Florante Reyes Benitez obituary photo
 
In Memory of

Florante Reyes Benitez

June 17, 1945 - December 3, 2013

Obituary


Florante Reyes Benitez - world traveler, handyman, amateur photographer, and corny joke-teller - passed away on December 3, 2013.

Born to the late Azarias Benitez and Felicidad Reyes on June 17, 1945, Florante was the 8th of the Benitez clan, preceded by Mario (deceased), Dante, Cesar, Elsidita (deceased), Virgilio, Leticia, and Ariel, and followed by Carmencita, Edilberto, Reynaldo (deceased), and Jaime. Born and raised in Cavite City in the Philippines, Florante learned the solid values of "family first" and "cherish what you have," a legacy he would impart on anyone who knew him.

Florante Reyes Benitez - world traveler, handyman, amateur photographer, and corny joke-teller - passed away on December 3, 2013.

Born to the late Azarias Benitez and Felicidad Reyes on June 17, 1945, Florante was the 8th of the Benitez clan, preceded by Mario (deceased), Dante, Cesar, Elsidita (deceased), Virgilio, Leticia, and Ariel, and followed by Carmencita, Edilberto, Reynaldo (deceased), and Jaime. Born and raised in Cavite City in the Philippines, Florante learned the solid values of "family first" and "cherish what you have," a legacy he would impart on anyone who knew him.

Joining the US Navy in 1964, Florante left the Philippines for the glamorous life of a soldier, being deployed mostly in the West Pacific, serving in the Vietnam War, and finally being stationed in beautiful Hawaii, where he met his life partner, Corazon Laja Lantin. He fell for her contagious laughter; she fell for his somewhat shy personality, and from then on you could hardly find them apart from one another. They said their vows November 15, 1975. Corazon gave birth to their son, Robert John, in 1977, the same year that Florante was stationed in San Diego. Corazon gave birth to their daughter, Patricia Ann, in 1982, and Florante proudly retired from the US Navy in 1984.

From then on Florante served the US once again as a letter carrier for the US Postal Service, every day putting miles under his feet, outwitting unwelcoming dogs, and braving election and holiday seasons for 21 years, until his retirement in 2005. At the same time, he taught himself how to repair and build anything through Time Life books, laying brick and cement and flowerbeds, transforming his family's house into a home. Anything his wife insinuated they should pay someone else to do, Florante would take as a challenge, drawing up blueprints and loading his beloved 19-year-old Toyota truck with building materials, always saying, "I'll do it!" It may have taken years for projects to be completed, but they were done with such professionalism and finesse, Cora often conceded, in hindsight, that his way was the best way to get things done.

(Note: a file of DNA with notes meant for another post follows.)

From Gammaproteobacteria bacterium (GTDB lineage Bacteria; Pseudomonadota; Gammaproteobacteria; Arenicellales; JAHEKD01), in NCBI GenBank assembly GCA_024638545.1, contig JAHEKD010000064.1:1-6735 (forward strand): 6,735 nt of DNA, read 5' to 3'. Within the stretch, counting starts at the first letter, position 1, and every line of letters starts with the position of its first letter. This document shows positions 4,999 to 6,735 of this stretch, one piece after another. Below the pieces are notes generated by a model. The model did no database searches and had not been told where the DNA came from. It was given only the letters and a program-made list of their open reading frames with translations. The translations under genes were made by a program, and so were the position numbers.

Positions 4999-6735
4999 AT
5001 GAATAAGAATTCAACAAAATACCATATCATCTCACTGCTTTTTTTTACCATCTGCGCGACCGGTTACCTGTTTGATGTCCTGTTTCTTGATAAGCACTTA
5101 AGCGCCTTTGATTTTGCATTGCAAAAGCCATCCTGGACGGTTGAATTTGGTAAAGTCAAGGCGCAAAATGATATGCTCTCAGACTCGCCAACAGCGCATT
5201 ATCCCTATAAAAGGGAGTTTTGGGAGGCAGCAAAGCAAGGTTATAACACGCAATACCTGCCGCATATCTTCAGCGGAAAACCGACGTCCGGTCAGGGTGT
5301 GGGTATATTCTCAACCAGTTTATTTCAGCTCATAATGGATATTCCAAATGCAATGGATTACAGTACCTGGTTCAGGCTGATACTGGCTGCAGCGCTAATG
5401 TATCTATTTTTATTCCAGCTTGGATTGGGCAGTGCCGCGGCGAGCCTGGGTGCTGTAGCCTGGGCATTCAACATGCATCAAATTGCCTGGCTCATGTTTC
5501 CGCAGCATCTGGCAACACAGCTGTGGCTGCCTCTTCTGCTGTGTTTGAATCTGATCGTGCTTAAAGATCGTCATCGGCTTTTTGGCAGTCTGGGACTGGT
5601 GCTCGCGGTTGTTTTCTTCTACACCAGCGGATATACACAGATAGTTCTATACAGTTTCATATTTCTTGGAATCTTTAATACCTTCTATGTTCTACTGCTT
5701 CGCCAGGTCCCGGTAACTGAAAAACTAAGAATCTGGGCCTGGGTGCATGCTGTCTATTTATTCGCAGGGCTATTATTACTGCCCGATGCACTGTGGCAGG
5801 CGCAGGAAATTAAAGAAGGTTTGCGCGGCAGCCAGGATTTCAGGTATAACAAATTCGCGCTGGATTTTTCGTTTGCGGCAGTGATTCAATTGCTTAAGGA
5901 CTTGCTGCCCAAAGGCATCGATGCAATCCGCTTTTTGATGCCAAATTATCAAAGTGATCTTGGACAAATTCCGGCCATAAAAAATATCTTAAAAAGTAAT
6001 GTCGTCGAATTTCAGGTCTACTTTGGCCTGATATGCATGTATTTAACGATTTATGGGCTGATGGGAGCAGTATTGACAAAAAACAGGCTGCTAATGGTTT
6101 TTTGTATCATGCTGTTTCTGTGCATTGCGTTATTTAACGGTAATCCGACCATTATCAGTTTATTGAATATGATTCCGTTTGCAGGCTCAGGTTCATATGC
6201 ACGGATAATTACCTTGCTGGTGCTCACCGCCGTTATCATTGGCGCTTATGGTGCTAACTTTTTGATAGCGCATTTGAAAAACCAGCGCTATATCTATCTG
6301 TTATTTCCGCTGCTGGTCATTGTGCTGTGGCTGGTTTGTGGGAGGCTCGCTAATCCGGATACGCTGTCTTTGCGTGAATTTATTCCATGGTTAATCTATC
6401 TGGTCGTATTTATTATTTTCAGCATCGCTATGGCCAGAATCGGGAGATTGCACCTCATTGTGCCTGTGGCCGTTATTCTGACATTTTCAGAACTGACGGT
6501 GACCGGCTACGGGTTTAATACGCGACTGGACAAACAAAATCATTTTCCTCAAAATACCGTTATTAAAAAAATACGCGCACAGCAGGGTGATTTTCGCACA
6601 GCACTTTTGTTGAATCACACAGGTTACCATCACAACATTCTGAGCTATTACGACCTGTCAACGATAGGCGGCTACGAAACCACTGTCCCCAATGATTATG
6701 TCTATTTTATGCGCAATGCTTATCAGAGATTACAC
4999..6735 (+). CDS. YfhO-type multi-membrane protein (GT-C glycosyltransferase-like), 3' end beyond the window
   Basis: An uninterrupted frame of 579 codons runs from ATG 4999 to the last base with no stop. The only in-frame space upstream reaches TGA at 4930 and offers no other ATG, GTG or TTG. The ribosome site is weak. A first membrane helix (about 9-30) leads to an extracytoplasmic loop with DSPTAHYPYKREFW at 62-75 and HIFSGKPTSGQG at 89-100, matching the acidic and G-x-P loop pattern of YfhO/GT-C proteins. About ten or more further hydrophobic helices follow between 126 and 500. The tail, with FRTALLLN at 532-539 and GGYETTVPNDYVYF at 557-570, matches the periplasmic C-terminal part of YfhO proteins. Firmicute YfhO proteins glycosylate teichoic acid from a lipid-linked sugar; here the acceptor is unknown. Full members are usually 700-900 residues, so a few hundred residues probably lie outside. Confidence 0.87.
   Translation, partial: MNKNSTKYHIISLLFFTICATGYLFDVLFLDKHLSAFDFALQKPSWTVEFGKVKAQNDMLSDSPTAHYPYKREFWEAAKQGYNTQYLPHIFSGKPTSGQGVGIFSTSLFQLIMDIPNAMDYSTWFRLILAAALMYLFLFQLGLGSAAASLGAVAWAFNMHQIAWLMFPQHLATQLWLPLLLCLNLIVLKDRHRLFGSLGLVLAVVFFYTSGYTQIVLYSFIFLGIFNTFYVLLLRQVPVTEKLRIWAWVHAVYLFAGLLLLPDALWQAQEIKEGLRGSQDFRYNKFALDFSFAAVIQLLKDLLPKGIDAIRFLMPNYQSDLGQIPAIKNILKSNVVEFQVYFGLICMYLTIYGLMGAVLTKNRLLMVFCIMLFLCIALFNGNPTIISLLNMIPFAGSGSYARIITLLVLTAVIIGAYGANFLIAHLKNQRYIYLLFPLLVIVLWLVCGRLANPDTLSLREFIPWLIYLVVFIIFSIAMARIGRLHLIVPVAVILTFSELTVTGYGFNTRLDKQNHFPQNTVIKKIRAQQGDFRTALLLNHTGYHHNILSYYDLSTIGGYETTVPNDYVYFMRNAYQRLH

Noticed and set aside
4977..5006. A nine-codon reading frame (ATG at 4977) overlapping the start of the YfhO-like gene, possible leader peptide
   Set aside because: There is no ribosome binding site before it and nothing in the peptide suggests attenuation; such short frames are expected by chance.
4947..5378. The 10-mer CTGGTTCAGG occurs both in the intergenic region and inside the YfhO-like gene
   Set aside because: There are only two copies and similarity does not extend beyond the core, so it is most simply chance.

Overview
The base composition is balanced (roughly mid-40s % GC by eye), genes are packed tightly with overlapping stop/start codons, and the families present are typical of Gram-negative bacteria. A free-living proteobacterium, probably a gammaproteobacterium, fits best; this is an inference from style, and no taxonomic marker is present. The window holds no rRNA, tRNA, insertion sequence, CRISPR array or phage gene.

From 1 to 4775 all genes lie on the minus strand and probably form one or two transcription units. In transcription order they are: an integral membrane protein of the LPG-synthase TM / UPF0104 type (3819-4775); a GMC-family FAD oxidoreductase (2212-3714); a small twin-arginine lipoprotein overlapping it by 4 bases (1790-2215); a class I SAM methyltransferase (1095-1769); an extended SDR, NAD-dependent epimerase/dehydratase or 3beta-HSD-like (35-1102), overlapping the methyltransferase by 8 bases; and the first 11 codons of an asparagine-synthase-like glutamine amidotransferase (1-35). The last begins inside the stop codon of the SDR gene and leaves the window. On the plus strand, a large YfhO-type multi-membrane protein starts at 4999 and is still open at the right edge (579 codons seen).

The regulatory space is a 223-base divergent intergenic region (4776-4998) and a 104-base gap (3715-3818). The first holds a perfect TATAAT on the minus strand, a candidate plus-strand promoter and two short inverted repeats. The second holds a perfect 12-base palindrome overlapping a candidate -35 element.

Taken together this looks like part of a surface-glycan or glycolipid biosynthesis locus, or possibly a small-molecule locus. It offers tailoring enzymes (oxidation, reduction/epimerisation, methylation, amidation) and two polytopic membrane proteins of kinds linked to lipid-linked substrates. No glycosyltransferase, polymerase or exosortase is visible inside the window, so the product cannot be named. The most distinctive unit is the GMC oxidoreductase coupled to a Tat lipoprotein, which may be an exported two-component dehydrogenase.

Florante set the example for delayed gratification, working hard for a lifetime, and constantly putting others first. He worked a double career in order to provide for his family, putting his children through college, saving for the future, or for events unknown. Once Cora retired in 2006, you could find them always together, laughing and holding hands. They were like teenagers, always going on dates to various casinos and buffets. They traveled both near and far. They went on a National Park tour, Florante feeding the local wildlife behind his wife's and the park rangers' backs. They visited Vatican City and saw the pope. They went on a pilgrimage to the Holy Land, visiting the pyramids, Mt. Sinai, and Petra, among other places. They went on 5 cruises to Alaska, the Mexican Riviera, the Caribbean, the Panama Canal and Central America. Florante experienced everything behind the lens of his camera, wanting to capture everyone's joy and all the wonders of the world he saw; he was blessed and wanted to share it with everyone.

Facebook was his second best friend; he reached out to family and new friends, sharing photos, always typing messages, meticulously making lists of people he wanted to respond to, tag in a photo, or share a life in Candy Crush. Although he was a man who was comfortable in his quiet, alone time, he wanted to share his stories, his jokes, and his experiences with all his loved ones so they could feel they were living his life with him, and to remind them he was always there for them.

A viewing will be held Thursday, December 12, from 5-9pm at Glen Abbey in Bonita at 3838 Bonita Road. The funeral service will be held Friday, December 13, at 11am at Corpus Christi Catholic Parish in Bonita at 450 Corral Canyon Road, with burial service at Glen Abbey Memorial Park to follow.